A Book Apart: Progressive Web Apps

This time last year, I was at Chrome Dev Summit. I ran into Jason Grigsby, who I am always glad to chat with. He mentioned, slightly off-hand, that he was writing a new book about Progressive Web Apps and jokingly suggested that I would be a good person to contribute to a foreword.

Well. He wasn’t joking.

His wonderful new book is out now, published by A Book Apart.

Picture of the PWA book
A real book made of trees!

The foreword is written by myself and Alex, and we mean every word we say in it. We couldn’t be happier with how Jason’s book turned out and it’s really the only book you need if you want to understand why, and how, you should be building PWAs.

I’m very thankful for his kindness and the opportunity to contribute in a tiny way to his amazing work.

On ette

If you track this process over a long enough time-period, you’ll find plenty of cases where a word’s meaning has shifted from negative to positive, or vice-versa. For instance, sophisticated was once an insult (meaning ‘dishonest, deceitful’), and complacent was once a compliment (meaning ‘pleasant, obliging’).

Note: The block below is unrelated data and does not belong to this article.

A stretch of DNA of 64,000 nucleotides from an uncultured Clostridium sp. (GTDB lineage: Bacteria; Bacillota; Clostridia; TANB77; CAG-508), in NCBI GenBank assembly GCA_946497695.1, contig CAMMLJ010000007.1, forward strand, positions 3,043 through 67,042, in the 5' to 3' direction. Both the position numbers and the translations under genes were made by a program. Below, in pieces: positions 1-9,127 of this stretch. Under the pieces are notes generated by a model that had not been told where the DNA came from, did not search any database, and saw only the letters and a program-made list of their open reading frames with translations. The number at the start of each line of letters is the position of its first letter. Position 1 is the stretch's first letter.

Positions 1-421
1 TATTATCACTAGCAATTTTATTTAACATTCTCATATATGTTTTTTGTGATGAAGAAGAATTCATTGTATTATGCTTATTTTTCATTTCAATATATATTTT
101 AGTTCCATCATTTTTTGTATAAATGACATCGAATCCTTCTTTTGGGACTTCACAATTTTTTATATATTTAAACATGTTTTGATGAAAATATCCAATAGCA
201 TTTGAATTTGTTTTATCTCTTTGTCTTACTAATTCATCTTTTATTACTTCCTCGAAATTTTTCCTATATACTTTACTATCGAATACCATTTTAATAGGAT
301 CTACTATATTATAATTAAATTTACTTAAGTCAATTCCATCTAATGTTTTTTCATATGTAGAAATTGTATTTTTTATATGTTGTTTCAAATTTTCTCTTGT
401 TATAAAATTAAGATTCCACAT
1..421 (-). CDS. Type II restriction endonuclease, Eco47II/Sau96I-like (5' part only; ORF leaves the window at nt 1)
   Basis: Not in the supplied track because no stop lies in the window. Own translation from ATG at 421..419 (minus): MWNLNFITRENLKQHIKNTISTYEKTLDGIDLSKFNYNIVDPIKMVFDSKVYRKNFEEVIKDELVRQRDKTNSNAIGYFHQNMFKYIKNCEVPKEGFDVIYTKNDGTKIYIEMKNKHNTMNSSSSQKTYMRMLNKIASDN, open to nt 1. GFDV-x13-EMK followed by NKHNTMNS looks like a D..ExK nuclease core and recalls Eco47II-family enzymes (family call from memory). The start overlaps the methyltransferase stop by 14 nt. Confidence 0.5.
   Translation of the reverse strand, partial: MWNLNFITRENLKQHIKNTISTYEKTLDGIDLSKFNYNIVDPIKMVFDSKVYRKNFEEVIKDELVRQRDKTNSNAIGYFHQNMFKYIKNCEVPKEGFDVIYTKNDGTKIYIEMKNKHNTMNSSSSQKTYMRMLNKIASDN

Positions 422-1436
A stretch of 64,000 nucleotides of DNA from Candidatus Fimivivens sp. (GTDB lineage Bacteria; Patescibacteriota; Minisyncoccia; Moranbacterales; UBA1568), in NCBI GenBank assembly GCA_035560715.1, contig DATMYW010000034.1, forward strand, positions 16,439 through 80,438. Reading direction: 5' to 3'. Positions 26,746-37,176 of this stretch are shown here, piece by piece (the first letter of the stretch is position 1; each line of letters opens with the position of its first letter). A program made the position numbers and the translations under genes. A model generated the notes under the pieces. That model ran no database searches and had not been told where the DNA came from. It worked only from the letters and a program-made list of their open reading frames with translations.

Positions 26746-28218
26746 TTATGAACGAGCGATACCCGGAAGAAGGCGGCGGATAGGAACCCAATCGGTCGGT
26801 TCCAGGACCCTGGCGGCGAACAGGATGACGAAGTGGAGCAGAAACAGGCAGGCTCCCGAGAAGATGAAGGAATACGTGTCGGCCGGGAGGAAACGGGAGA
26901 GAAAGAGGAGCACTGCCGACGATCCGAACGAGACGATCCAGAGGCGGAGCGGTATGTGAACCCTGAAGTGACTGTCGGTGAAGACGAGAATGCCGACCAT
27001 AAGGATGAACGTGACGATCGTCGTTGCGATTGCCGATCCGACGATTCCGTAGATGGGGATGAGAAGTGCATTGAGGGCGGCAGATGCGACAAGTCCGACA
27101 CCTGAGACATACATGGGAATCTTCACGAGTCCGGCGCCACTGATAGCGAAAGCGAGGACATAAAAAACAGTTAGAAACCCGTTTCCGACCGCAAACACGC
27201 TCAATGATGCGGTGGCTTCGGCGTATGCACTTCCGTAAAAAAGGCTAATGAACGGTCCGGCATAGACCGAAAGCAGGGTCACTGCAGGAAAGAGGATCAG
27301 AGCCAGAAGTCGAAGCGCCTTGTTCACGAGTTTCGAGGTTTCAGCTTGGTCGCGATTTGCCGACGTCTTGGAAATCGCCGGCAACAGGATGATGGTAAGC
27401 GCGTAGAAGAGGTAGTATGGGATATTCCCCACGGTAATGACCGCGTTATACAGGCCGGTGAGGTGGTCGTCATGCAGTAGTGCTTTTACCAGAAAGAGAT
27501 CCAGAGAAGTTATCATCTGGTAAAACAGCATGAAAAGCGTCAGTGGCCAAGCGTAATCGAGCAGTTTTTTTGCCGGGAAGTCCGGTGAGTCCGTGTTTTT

Could –ette be making the same kind of journey? It’s not inconceivable, but on balance I don’t think so. Present-day English speakers may not make the old connection with cheap imitation materials, because most of those words have fallen out of use. But –ette remains common in its diminutive sense, so there’s still a basis for younger speakers to deduce that female-referring terms of the form X + ette imply ‘little X’ as well as ‘female X’—and potentially to find that insulting, just as feminists of my generation did.

https://debuk.wordpress.com/2015/08/16/ette-ymology

Back the Pastry Box Book

As I mentioned, I wrote for the Pastry Box Project for all of 2012.

Now, it’s hopefully going to be printed in dead tree form with the royalties going to the Red Cross. That’s kind of nice, as are many of the fancier offerings at the higher tiers (hand press? illustrations? all sorts!).

So, if you’re a fan of paper and of the folks that wrote last year, the details are all available here.

It’s being crowd sourced, so it’ll only be as successful as your interest allows. That’s how the internet works now, or something.

24ways 2010

So, I wrote a little article for this year’s 24ways on documentation. It’s based heavily on the processes we used to develop BBC Glow, so I hope someone finds it useful.

If you’re feeling charitable, this year you can buy my article and the other brilliant 23 as an annual from Five Simple Steps: 24ways 2010 Annual, with the proceeds going to UNICEF. Yay!